It was certainly in the spirit of a pilgrim that I visited Walden Pond, once in summer, once in winter, both times passing through the town of Concord on my way to someplace else. On my first visit I was filled with anticipation, as though I was about to step into the Sistine Chapel or walk along the Great Wall of China, though in retrospect it is hard to say what I was expecting. Walden Pond is just that—a pond: a body of water, surrounded on all sides by trees. In fact, it is not even treated very reverently by the locals. Now a state park, when I visited in summer there were many locals lounging on the sand, and a few in the water. It is a place for recreation as much as reverence.
Admittedly, the geology of Walden Pond is interesting. A kettle hole lake, it was formed by retreating glaciers during the end of the last ice age, when a hunk of ice broke off the glacier and got lodged underground. As a result, the lake is surprisingly deep: over 100 feet, or 30 meters. But ninety-nine out of a hundred visitors (if not more) would likely not find anything memorable or special about Walden Pond had it not been made famous by Thoreau. And, I realized, this is precisely the message of Thoreau’s book: that anyplace can be made special through focus, attention, and work. With the right eyes, a mundane pool could be just as inspiring as a gothic cathedral.
On my first visit, I walked around the lake to the spot where Thoreau had built his little cabin. It does not stand today, though the spot is marked by concrete pillars. Nearby is a large cairn, where visitors have been pilling pebbles for decades. Before it stands a sign on which Thoreau’s famous battlecry is painted (see above). Once again, rather than any grand monuments, we are confronted only with the woods, the water, and Thoreau’s words.
Not long before my first visit to Walden Pond, I visited the Morgan Library in Manhattan, where I was lucky enough to find a special exhibit on Thoreau. It was extraordinary: the museum had Thoreau’s walking stick, surveying gear, and writing desk. They even had the many volumes of Thoreau’s journals—and he was a prolific diarist, recording both his philosophical thoughts and his observations of the natural world—which served as the basis for his published books. I believe that the bulk of these items were on loan from the Concord Museum, where they normally reside.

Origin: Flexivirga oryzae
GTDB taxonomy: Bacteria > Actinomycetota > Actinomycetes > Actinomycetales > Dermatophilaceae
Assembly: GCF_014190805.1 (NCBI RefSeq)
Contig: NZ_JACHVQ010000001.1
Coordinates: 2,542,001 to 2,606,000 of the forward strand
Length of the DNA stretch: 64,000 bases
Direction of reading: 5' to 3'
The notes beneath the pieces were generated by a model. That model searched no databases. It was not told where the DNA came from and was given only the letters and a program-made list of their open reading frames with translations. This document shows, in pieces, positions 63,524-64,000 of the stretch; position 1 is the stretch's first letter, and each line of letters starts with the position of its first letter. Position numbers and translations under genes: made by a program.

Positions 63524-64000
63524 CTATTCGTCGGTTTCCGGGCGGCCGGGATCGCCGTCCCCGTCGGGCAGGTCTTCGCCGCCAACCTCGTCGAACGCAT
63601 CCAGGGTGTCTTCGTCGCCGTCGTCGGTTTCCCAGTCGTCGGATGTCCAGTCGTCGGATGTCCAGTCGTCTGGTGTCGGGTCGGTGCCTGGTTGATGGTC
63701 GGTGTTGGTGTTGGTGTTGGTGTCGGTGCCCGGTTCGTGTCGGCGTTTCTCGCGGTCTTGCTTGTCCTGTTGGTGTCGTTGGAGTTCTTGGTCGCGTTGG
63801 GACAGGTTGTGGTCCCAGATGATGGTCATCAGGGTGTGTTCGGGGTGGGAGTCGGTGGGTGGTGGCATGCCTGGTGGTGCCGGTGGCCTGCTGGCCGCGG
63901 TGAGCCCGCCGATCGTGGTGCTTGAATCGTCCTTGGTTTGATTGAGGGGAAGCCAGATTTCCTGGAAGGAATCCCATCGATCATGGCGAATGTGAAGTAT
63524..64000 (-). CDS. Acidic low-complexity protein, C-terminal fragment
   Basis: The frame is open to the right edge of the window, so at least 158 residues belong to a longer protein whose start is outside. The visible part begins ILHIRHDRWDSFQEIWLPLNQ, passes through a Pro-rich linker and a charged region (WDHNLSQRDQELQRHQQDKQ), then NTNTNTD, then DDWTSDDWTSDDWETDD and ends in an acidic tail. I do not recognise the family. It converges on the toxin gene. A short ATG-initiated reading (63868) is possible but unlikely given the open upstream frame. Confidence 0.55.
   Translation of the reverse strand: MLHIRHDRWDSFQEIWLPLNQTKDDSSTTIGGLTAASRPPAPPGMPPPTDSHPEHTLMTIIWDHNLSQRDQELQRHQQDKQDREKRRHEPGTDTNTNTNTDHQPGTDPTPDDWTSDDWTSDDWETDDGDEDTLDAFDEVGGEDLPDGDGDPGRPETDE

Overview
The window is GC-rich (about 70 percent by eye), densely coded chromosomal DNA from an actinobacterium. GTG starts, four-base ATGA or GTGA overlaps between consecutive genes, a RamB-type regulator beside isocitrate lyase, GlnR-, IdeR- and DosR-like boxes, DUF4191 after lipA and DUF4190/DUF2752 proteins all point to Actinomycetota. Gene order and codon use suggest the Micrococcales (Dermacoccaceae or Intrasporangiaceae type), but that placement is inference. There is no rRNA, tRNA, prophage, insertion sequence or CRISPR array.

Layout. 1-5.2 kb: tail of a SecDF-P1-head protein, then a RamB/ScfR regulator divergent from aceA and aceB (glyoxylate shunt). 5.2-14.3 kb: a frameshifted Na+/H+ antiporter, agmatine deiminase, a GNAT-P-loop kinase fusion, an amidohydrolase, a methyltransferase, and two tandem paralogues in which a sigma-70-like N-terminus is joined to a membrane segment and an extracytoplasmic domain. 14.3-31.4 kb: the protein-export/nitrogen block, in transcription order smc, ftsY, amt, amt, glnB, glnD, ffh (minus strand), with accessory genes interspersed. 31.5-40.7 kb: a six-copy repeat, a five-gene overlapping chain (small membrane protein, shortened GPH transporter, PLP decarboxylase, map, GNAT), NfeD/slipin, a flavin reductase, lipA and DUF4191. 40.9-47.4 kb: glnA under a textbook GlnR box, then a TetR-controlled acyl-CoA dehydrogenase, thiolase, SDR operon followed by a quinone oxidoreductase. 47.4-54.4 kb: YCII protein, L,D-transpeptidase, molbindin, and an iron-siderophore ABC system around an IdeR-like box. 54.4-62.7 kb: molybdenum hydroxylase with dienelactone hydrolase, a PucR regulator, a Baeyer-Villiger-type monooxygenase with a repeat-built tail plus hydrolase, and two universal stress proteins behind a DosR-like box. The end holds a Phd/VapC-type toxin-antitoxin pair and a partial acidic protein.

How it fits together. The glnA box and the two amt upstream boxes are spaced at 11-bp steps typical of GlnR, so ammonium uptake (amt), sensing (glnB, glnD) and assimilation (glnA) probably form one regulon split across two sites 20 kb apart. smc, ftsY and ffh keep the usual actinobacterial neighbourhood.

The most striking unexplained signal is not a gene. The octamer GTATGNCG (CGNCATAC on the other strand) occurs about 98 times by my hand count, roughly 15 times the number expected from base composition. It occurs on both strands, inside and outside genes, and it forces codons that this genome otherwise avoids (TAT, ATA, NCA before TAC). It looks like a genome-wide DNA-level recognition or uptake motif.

During my second stop in Concord, we also stopped by the Sleepy Hollow Cemetery. The reader may recognize this name from the legend of Sleepy Hollow, which of course takes place in a cemetery—though not the one in Concord, Massachusetts. The burying ground of Washington Irving’s story is in Westchester, New York: my home town. It seemed very strange to me that two famous cemeteries would bear the same name; and I assumed that the Concordians had copied the Westchesterites. But apparently this is not the case. The Westchester cemetery was formerly called the Tarrytown Cemetery, and only changed its name to honor a posthumous wish of Washington Irving, who died in 1859. The Concord cemetery was established in 1855, and the place had been called Sleepy Hollow before anybody even thought of burying the dead here. So the names are a complete coincidence.
The cemeteries in Westchester and Concord do not only share a name; they were established at almost the same historical moment, and were shaped by the same intellectual currents. Washington Irving was a notable proponent of romantic gardening, wherein the landscape is modified to appear as if it were just a product of nature—albeit a particularly pleasing product. Ralph Waldo Emerson, too, believed that nature should be emulated, not suppressed; and as the designers of Concord cemetery were followers of his, the cemetery incorporates the natural topography—and some original vegetation—into its design. Both places can thus be classed as “garden cemeteries,” far more open and green than what came before.
Luckily for the visitor, most of the famous graves in Sleepy Hollow Cemetery are concentrated in one spot: Author’s Ridge. Here you will find Ralph Waldo Emerson, Nathaniel Hawthorne, Louisa May Alcott, and Henry David Thoreau. Emerson’s grave is by far the most conspicuous: an enormous marble boulder to which a plaque has been fastened. I suppose it symbolizes Emerson’s love of nature to have an unhewn tombstone. Hawthorne’s grave is far simpler: a standard headstone, about a foot high. Thoreau’s and Alcott’s are even humbler; but theirs inspired the most devotion. Alcott’s was covered in old pens and pencils—presumably to honor Jo, Alcott’s writer heroine—while Thoreau’s was adorned with feathers, pine cones, and a bird’s nest. The two of them are still beacons for young minds.